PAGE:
We ordinary citizens do not have the time or the means to check every aspect of a piece of legislation, or to know the ulterior motives of an elected official from across the state. That was the intent of our founding fathers; to have officials that would ensure the integrity of that noble institution, and safeguard the interest not only of the citizens, but that of their respective states. Instead of having ambassadors in the senate, we now have super-legislators that are only responsive to the voters when it comes time for reelection.

There was a time when senators didn’t have to raise money for campaigns; and naked ambition was frowned upon. This understanding held for many years; until the Age of Jackson, when officials began to openly campaign for the office. It was just a matter of time when moneyed interest began to show its ugly head; forcing legislators to back candidates of dubious character. I have often heard the old adage that cream rises to the top; well so does scum.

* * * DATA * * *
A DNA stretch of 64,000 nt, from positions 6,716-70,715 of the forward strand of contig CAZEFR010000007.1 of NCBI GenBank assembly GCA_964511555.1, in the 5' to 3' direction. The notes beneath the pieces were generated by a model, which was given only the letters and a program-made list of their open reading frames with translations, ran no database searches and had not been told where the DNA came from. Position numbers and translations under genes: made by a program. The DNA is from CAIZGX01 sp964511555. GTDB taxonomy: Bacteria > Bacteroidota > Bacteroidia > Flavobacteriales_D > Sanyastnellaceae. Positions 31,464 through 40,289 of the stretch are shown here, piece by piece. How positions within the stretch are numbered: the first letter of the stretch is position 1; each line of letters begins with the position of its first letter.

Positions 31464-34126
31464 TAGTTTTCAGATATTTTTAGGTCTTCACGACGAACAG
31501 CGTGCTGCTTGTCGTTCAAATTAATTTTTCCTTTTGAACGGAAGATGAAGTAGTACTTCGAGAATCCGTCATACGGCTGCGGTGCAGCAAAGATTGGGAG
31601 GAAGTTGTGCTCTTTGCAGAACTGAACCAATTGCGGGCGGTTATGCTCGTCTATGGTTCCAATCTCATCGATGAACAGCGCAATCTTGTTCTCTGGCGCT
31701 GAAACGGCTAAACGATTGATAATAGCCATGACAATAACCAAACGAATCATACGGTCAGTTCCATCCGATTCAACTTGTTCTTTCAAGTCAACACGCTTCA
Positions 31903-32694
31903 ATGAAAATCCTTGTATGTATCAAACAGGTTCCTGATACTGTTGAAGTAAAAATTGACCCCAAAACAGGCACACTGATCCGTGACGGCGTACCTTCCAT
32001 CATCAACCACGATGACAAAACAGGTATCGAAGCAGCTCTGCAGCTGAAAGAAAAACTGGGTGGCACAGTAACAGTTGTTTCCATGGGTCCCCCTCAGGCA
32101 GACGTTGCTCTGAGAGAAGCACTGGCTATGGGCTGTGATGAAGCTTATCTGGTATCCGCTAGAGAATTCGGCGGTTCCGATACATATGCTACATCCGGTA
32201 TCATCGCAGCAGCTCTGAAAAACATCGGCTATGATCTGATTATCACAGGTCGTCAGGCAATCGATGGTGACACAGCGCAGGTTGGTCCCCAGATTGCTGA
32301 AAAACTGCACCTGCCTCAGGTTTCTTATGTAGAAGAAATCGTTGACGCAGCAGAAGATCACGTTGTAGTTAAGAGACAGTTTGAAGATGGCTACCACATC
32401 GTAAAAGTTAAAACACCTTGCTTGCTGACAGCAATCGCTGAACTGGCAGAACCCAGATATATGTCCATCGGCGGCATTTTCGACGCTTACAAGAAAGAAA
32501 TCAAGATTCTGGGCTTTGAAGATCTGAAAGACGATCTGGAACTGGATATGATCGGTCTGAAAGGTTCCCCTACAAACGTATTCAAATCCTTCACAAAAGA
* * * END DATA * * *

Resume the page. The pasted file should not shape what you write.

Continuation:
We are in an age where interest groups from outside of a state, are financing the campaigns of politicians in another. These interests vary from ordinary citizens to corporations, non-for-profit groups, labor unions, and other state parties. Everyone has the right to free speech, and can demonstrate that by making donations to candidates. But in essence, are we not in violation of the spirit in which our founding fathers envisioned what a senator represents; and that is advocates of their respective states? The Seventeenth Amendment brought an end to this fundamental concept. Now we have rampant populism, and the ever expanding growth of a central government. If we repeal the Seventeenth Amendment, it would deemphasize the role of the federal government, and bring to the forefront states rights.